26 September 2005

A good wine

This evening I finished a bottle of very mediocre Italian wine from yesterday and wanted just a drop more with my gorgonzola cheese so I opened a bottle of Cotes du Rhone. Now I am normally more partial to Bordeaux grapes (Merlot and Cabernet Sauvignon, or even a Rioja or a Mourvedre like Bandol) but I was really impressed by this Cotes du Rhone. It was a bottle of E. Guigal, the year was 2001. Since I do not normally buy Cotes du Rhones, I must assume this bottle was given to me. I have no idea of the price tag.But it was good. I just had a little bit and am looking forward to continuing with it tomorrow with dinner

23 September 2005

Repetitive listening

I have always believed that repetitive listening and reading of interesting content helps to reinforce learning of words and phrases. This is especially true if the repetitive reading and listening is combined with a systematic approach to reviewing new words and phrases as we do at The Linguist. However, the repetitive listening and reading can be overdone. A learner should move on to new content, even before the old content is fully understood. It is important to be exposed to as much new content as possible.

There several reasons for this and for making sure that the listening and reading is “extensive” enough. First of all it makes the input activity more interesting. This is key to motivation. Second, it makes sure that the learner is exposed to as much language as possible, and to many new occurrences of the words and phrases he/she is learning. Extensive listening and reading is also developing the ability of the brain to interpret and process the new language.

So repetitive listening and reading is important but should not be overdone. Nor does the learner need to fully master one bit of content before moving on to the next. Perfection or total mastery is not the short term aim of language learning, although it can be the long term aim, even if that aim is not likely to be reached!

23 September 2005

The Natural Approach

I was visiting antimoon and came across a reference to the Natural Approach to language learning which took me to a very interesting site about natural language learning. http://maxpages.com/thena

The assumption is that the student should spend the first 1000 hours of their learning only on input, just listening and reading. The theory is that any attempt to write or speak before the learner is ready will “contaminate” the learner. Speaking too early will introduce incorrect patterns in the brain and will create “affective filters” or emotional barriers to comfortable communication in the target language. I am a strong believer in the importance of input. However I think it is impractical to expect most learners to forgo the pleasure of trying to use what they have learned.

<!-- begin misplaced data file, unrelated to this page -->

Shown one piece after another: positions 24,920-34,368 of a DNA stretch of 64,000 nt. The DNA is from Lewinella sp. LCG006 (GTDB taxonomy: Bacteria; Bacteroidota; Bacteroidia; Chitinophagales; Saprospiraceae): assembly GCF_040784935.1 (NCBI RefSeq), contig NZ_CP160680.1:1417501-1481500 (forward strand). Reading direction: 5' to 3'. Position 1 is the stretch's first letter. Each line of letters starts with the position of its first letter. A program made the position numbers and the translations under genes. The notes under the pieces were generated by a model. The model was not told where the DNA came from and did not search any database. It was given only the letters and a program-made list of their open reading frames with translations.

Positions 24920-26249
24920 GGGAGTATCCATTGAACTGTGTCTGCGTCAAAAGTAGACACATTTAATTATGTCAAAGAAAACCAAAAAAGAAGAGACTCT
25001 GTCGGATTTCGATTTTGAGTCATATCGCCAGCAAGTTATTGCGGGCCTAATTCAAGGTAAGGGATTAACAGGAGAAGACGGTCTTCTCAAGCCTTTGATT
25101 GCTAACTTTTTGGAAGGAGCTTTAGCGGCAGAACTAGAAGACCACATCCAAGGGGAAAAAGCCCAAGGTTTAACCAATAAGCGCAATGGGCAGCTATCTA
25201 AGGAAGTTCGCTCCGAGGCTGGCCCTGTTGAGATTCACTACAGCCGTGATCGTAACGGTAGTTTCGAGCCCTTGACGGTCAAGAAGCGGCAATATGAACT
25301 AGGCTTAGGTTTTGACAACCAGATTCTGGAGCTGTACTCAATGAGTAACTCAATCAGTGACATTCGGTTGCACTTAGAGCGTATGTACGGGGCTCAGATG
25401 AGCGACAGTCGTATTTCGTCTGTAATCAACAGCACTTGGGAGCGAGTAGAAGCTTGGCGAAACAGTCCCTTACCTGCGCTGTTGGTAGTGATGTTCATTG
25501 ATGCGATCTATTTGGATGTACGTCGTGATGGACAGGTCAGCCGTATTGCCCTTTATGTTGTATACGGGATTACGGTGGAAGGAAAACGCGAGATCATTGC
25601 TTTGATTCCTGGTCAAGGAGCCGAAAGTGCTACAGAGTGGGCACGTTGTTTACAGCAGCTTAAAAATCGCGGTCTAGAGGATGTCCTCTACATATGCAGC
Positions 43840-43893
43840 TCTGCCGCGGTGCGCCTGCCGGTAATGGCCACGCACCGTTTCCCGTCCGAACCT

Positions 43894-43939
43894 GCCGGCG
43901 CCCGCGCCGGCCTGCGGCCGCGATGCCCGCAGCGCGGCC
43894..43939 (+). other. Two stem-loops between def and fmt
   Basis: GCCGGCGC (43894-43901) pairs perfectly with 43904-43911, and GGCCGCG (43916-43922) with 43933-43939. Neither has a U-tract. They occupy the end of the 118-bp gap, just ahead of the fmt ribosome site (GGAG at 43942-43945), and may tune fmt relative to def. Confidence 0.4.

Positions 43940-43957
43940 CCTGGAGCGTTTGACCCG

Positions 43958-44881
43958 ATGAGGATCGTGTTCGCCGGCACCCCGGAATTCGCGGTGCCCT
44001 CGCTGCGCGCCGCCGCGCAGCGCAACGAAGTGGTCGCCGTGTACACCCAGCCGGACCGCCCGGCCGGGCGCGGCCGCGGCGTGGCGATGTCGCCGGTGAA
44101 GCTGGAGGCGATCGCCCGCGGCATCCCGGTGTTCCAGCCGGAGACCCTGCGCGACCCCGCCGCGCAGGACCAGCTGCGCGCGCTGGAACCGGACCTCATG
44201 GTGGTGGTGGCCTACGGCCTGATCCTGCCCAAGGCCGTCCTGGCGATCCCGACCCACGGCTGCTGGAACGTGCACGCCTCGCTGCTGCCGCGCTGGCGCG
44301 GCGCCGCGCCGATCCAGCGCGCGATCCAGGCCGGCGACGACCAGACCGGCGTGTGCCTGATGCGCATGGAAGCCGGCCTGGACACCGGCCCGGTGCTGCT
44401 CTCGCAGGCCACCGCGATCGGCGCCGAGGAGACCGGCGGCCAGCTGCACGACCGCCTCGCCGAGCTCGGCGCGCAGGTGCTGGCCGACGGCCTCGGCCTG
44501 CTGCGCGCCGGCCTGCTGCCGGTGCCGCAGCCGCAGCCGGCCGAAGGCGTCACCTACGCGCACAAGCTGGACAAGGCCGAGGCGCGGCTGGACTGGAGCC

I do, however, agree that for a beginner or early intermediate learner to sit in a class with other beginners, all speaking poorly and getting frustrated is a counter productive activity. Learners are best advised to spend most of their time alone with input, audio and text. This input can be provided by a teacher or by recordings and text in various formats.

At The Linguist that is what we do. We also provide an effective way for the learner to really focus on the new words and how they are used. This input will eventually find its way to the learners sub-conscious and make him/her a more natural user of the target language.

22 September 2005

A brief summary of The Linguist principles

Something I wrote recently on language learning:

I believe that the most important thing for language learning is a lot of exposure to the language, spoken and written. This exposure should take place in the form of content that is interesting and authentic, except in the very beginning. The exposure should be repetitive and should consist of short doses at first with the length of the content items gradually increasing.

The learner should use a computer when reading text (which ideally comes with audio for repetitive listening) in order to instantly see the meaning of new words and phrases and to be able to store them for systematic study and review. The learner should be automatically directed towards content where the words and phrases he/she is learning reappear frequently. For the beginner there are a lot of unknown words, but eventually the number of unknown words should settle down to between 5-10% of any passage. All of this can be controlled by a computer program. This input activity should constitute at least 75% of the time spent by the learner.

There should be a minimum of grammatical explanation. There should be a minimum of additional isolated examples of these words and phrases in use, synonyms, related vocabulary etc. presented out of context. There should be a minimum or no quizzes and exercises and all the other teacher oriented activity that is the norm today.

Up to 25% of the learner’s activity should be in speaking and writing. The learner should use his/her newly learned words and phrases as much as possible and get credit for doing so. Inappropriate use of words and phrases will be the major problem for the learner. The learner should be encouraged to speak and not corrected too often while speaking.

Writing should be corrected more severely than speaking. Problems with the use of words and phrases should be identified systematically and the learner should be directed to become observant of how these words and phrases are used during his/her listening and reading. In other words, the output is not only an exercise in expression but also a chance to provide focus for the all important input activity.

20 September 2005